Virtually every relationship in this novel can be evaluated as child v. adult; think, for example, of Mammy, the real mother figure of the novel. Look at Ellen and Gerald O'Hara; he was 43 when they married and she was 15; yet she mothers him, right up until her death. Consider one of their final episodes, recounted to Scarlett in Atlanta by John Wilkes, in which Gerald wanted to fight in the war. Ellen puts him to the test insofar as riding his horse is concerned, a test that "little Gerald, who barely came up to her shoulders" failed miserably. After Ellen dies, Gerald's life collapses and he is a broken man, right until his death.
Finally, there is the theme of division and reunion that appears on numerous occasions throughout the novel. Consider how the novel starts: Scarlett is seated on the front steps of Tara between the Tarleton twins -- a divisive force for two brothers who are otherwise as "alike as two bolls of cotton." The novel begins with internal and external symbols of division. The Civil War starts. We are introduced to Scarlett and Melanie, the two heroines who are complete opposites and, at least for Scarlett, adamantly opposed to one another. We are introduced to Ashley and Rhett, the two heroes who are also complete opposites, at least externally, and rather opposed to one another; Ashley dislikes Rhett's blackguardism, and Rhett has contempt for Ashley's weaknesses.
Mitchell deliberately tries to convince the reader, by cleverly contrasting their external characteristics, that these characters are hopelessly divided. Scarlett "hates" Melanie because she is a foolish simpleton and Ashley's wife; Rhett is a symbol of the New South, and Ashley is a symbol of the Old South; Rhett is a survivor, Ashley is a victim. Scarlett is a divisive figure in Melanie and Ashley's marriage. Scarlett is a divisive figure in the Hamilton-Wilkes families: toward the end, she is the indirect cause of a family feud that splits the family into two separate camps. Scarlett, herself, is a divided character - the result of an alliance between an Irish immigrant and an established aristocrat from the Savannah coast. "In her face were too sharply blended the sharp features of her father, an Irish immigrant, and the more delicate features of her mother, a French aristocrat from Savannah." Mitchell has even put division on Scarlett's face -- one reason that Vivien Leigh, who as an actress utilized divided eyebrows (one up, one down) for Scarlett, was such a perfect choice for the part. "She is my Scarlett," admitted Margaret Mitchell.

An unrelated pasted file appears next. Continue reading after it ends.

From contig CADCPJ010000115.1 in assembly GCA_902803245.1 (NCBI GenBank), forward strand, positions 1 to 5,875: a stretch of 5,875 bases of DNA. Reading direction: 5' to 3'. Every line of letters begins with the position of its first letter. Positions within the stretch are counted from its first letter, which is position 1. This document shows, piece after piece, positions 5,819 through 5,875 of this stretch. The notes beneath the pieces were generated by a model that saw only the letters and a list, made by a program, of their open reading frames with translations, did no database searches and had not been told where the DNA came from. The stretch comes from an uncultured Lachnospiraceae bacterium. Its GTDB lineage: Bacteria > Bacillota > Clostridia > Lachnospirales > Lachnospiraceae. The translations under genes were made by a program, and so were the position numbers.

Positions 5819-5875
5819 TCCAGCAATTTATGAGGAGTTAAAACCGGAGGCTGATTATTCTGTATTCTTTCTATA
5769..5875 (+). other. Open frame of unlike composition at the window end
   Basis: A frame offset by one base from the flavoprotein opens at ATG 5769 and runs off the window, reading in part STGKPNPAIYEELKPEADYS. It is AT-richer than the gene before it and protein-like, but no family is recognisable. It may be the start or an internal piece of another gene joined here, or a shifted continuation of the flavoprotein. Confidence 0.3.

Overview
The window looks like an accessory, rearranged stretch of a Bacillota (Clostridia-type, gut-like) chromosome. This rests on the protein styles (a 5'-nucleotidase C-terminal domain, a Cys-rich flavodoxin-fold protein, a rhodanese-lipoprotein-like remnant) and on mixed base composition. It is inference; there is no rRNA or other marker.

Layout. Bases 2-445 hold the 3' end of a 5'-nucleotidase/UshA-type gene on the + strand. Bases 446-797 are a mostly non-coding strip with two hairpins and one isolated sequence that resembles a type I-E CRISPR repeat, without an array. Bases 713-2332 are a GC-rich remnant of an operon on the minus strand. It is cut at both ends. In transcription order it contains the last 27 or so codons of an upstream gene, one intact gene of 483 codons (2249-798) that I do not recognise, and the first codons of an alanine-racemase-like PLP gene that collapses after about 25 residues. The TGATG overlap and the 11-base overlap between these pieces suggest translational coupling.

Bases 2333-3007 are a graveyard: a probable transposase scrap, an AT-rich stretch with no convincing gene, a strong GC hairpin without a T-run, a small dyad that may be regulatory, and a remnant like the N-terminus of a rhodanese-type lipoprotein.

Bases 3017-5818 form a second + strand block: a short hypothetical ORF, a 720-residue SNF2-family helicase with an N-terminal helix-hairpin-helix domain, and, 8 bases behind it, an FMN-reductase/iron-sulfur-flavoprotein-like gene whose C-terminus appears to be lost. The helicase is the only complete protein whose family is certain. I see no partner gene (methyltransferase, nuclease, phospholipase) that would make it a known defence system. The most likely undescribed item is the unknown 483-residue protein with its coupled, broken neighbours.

Division is the premise of the novel. Reunion is its conclusion. Everything that was divided is ultimately united by novel's end. Melanie and Scarlett reach an understanding with each other; Scarlett comes to realize how much she loves and relies on Melanie, and comes to appreciate her strength, the "steel courage" that has sustained her through many crises. Indeed, the evolution of their relationship is one of the most touching and endearing aspects of the novel. Whereas we begin the novel with Ashley depicted as the war hero whose life is lived for "dignity and honor" and with Rhett depicted as the blackguard who is motivated only by crass selfishness, we end the novel with Ashley reduced to a helpless, purposeless victim and Rhett enhanced as a loving husband and father. Along the way, the stark contrasts that Mitchell draws early between Rhett and Ashley yield to sympathetic comparisons. "Did it ever occur to you, Scarlett, that Rhett and I are fundamentally alike?" Ashley inquires toward the end. Yet their similarities are evident -- though repressed -- from the beginning. In a surprising confrontation with Mrs. Merriwether, Melanie defends Rhett's criticisms of the war because they mirror things her husband has written to her. Ashley and Rhett begin the novel as divided and opposed to one another; they end united and unified as characters. Melanie and Scarlett, likewise, begin the novel as opposed opposites and end the novel united and unified. Division begets reunion.